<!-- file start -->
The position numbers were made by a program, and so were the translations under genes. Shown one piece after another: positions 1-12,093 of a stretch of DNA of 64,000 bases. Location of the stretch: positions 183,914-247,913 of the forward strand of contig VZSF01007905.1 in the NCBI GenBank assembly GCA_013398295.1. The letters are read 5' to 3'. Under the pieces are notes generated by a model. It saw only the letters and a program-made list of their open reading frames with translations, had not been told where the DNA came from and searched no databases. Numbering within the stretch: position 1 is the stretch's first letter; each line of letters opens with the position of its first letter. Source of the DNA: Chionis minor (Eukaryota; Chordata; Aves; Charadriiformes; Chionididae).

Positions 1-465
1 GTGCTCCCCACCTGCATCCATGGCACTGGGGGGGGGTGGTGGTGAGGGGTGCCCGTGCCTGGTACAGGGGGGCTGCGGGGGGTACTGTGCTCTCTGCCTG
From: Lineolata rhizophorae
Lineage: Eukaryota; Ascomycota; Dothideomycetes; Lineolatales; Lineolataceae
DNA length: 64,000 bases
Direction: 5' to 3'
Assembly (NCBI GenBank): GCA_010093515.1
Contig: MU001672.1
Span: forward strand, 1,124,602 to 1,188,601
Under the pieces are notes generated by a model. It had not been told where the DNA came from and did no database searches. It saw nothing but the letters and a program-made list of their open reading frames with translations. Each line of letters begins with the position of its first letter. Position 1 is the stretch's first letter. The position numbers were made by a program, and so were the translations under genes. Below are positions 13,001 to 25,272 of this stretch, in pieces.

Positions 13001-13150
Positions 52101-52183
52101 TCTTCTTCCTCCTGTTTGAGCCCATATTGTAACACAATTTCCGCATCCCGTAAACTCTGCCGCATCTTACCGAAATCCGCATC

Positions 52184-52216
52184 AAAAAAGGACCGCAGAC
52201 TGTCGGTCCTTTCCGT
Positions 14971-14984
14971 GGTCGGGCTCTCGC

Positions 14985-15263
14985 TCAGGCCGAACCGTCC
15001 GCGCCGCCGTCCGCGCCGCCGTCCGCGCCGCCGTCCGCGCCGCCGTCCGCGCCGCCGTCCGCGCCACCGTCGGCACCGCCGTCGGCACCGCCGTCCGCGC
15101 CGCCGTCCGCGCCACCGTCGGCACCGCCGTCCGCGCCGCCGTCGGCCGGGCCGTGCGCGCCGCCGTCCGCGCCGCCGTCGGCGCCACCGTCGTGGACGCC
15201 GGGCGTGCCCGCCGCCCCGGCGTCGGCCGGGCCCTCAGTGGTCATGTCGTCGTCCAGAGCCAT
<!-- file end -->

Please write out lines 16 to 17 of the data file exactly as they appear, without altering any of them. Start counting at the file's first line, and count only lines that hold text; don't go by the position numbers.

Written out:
52184 AAAAAAGGACCGCAGAC
52201 TGTCGGTCCTTTCCGT